Thursday, March 21, 2013

Impatiens on the critical list

 

An incurable disease is wiping out the common impatiens




A few years ago when I was in England for a press day at David Austin English Roses, I met a delightful woman who owned her own film company.

We became friends and before long she asked me to work with her and write a couple of videos for the Thompson & Morgan seed company.

The point of the videos was to introduce the firm’s new offerings for the upcoming season. One of the biggest stars of the T&M show was the Busy Lizzie, or as we call the plant, impatiens.

There were Busy Lizzies for borders, flower pouches, patio pots and hanging baskets.

Today Thompson & Morgan no longer sell the plants.

They don’t even sell the seeds.

That's because a deadly strain of downy mildew known as Plasmopara obducens is destroying plants around the world. 

A pathogen first discovered in the 1800's

The disastrous disease hit Europe about five years ago. Since then, impatiens have virtually disappeared from gardens there. Asia, Australia, Africa and Central America have suffered the same fate.

 In just two growing seasons here in America, the fungal mildew has spread to 34 states. Under the right conditions, airborne spores have been known to travel over 600 miles in 48 hours.

When infected leaves and stems fall on the ground, the spores take up residence in the soil. No one knows for sure how long the spores will live there – possibly as long as eight years.

SunPatiens Compact Blush Pink
I can attest to quick spread of disease. 

I had some “volunteers” come up in the front garden from impatiens I planted in 2011. I also put in two flats of white impatiens down by the new patio and waterfall.

By August the leaves started falling and within two weeks they all turned to mush.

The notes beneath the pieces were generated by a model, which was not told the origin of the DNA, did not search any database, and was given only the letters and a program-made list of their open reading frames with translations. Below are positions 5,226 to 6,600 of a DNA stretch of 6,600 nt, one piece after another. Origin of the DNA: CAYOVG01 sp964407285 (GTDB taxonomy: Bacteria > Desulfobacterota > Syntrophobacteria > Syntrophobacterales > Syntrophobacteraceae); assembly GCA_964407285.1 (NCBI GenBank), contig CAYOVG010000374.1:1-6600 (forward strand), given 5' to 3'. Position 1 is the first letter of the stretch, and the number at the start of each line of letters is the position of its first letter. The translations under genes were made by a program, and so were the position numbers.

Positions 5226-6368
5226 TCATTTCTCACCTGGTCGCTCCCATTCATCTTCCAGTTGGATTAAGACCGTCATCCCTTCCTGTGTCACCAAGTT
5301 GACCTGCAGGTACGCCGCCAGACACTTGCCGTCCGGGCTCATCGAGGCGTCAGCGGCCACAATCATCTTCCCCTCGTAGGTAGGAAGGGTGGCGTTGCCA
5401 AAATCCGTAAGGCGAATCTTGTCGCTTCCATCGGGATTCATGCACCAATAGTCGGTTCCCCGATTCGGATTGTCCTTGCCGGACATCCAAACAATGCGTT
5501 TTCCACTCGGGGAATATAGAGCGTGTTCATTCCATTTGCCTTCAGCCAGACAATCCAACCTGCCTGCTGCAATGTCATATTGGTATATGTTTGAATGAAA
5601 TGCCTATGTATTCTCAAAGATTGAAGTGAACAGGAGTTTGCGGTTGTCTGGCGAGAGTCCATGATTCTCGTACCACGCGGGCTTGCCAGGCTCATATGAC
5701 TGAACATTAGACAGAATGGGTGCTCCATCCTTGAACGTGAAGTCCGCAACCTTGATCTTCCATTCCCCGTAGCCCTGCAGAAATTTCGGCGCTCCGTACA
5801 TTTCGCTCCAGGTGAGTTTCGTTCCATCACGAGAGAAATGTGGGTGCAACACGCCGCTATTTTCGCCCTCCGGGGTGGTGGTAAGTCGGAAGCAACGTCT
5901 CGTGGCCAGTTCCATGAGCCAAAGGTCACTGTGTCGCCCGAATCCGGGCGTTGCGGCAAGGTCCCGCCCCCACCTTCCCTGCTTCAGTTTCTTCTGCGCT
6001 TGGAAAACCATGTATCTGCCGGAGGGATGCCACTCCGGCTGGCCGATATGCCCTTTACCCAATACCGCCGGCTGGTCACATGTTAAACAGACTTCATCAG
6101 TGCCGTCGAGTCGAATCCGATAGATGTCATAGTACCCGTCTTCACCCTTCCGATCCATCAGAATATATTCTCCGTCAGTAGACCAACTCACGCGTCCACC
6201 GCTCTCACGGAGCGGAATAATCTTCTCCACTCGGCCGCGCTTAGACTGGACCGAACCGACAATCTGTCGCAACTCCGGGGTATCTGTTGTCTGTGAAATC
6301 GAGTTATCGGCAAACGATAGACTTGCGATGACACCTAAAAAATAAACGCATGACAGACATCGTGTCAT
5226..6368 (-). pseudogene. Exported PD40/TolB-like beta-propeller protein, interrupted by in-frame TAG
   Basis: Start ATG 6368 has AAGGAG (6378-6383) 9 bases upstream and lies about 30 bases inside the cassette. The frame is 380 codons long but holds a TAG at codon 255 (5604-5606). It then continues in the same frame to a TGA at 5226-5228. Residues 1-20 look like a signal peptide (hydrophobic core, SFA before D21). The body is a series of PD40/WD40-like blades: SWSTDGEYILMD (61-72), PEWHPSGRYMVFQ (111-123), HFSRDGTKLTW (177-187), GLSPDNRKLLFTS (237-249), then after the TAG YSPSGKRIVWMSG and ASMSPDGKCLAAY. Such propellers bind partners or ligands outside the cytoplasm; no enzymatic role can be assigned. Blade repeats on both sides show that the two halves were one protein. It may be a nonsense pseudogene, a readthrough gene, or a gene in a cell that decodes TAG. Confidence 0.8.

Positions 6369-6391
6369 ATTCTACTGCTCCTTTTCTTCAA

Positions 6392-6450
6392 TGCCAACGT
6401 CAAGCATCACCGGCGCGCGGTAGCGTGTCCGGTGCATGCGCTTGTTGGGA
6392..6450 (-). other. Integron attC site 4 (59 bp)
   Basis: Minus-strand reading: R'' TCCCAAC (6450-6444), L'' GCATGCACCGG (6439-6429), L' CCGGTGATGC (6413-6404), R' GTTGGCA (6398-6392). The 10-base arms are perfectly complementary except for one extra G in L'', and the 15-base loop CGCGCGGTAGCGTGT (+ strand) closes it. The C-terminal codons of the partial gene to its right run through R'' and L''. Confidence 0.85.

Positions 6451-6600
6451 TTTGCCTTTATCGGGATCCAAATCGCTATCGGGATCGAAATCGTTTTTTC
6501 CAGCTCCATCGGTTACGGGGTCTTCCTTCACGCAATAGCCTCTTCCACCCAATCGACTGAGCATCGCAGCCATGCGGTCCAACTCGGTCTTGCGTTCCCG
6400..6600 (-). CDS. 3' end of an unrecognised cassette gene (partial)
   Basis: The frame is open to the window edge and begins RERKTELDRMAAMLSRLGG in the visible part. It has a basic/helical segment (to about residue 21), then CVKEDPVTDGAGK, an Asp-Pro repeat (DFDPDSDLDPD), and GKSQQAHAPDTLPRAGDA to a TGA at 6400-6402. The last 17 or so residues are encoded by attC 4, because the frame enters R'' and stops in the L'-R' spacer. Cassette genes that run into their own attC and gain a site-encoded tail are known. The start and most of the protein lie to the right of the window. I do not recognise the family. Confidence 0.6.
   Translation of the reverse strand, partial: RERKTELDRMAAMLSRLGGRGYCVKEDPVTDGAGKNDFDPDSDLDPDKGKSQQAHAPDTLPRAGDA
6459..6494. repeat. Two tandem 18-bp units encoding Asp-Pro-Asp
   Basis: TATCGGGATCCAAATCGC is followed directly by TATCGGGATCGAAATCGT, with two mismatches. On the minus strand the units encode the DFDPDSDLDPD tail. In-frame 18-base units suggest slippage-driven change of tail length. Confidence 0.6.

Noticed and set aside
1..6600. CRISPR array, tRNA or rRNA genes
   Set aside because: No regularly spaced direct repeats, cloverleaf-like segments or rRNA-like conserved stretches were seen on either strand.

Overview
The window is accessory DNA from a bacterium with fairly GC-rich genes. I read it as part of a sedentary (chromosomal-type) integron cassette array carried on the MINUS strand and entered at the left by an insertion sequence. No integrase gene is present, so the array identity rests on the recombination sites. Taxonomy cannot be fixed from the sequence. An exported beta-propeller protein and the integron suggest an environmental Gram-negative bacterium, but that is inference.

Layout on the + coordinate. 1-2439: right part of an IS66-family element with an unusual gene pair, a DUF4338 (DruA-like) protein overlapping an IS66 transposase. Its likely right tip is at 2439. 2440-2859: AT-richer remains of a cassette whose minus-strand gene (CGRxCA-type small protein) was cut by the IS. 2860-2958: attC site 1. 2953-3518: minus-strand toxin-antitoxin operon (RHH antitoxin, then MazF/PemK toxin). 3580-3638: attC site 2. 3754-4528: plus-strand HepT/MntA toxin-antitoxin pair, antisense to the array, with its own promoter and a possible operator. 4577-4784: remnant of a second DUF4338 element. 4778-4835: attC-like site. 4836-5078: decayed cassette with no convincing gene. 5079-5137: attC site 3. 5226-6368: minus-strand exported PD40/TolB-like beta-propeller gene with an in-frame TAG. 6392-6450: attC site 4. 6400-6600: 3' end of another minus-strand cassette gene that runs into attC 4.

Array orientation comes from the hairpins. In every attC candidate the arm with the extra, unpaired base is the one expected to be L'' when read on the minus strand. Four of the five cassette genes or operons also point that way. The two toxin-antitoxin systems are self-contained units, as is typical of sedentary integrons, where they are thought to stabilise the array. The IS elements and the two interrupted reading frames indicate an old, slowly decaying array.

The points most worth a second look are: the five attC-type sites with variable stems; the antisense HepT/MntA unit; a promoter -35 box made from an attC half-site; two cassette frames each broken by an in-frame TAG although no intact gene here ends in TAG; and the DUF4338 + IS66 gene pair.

As a result of the widespread nature of this incurable disease, many experts are advising gardeners not to purchase and plant impatiens this year. Fortunately, only the common variety (Impatiens walleriana) is affected by the pathogen.

SunPatiens and New Guinea Impatiens are in the clear. Apparently the disease does not sicken other garden plants either, so shade lovers like coleus, caladiums, hostas and begonias can help add color in areas where impatiens previously were the summer show-offs.

SunPatiens Vigorous Lavender
I am intrigued by photos I’ve seen of SunPatiens. They can be planted in full sun as well as shade and they grow much larger than the old favorite.


In fact Sakata Seed America, breeder of SunPatiens, reports four plants will provide the same coverage as twelve Impatiens walleriana.

 In addition, they are self cleaning, don’t mind rain, high heat or humidity. And they bloom right through from spring till hard frost.

If you simply can’t live without your beloved old fashioned Busy Lizzies and are willing to risk Plasmopara obducens, you need to be diligent about garden sanitation.

Keep your tools super clean, making sure you wash away any soil. To be extra careful, disinfect tools with a solution of 10% Clorox and water.

Also schedule work in the impatiens bed as your last gardening chore of the day.

SunPatiens Spreading White
If the disease comes to call anyway, place infected plants in sealed bags and dispose of them as soon as possible.

As for me, I’ll give impatiens a miss this year. Except I’m going to try a few of the new SunPatiens.

Last year’s experience was too heartbreaking to go through again.


14 comments :

gardeninacity said...

I rely on impatiens a lot in my shady back garden, so this is distressing news. I don't really like New Guinea impatiens, but I'll check out the sunpatiens.

Lynn Hunt said...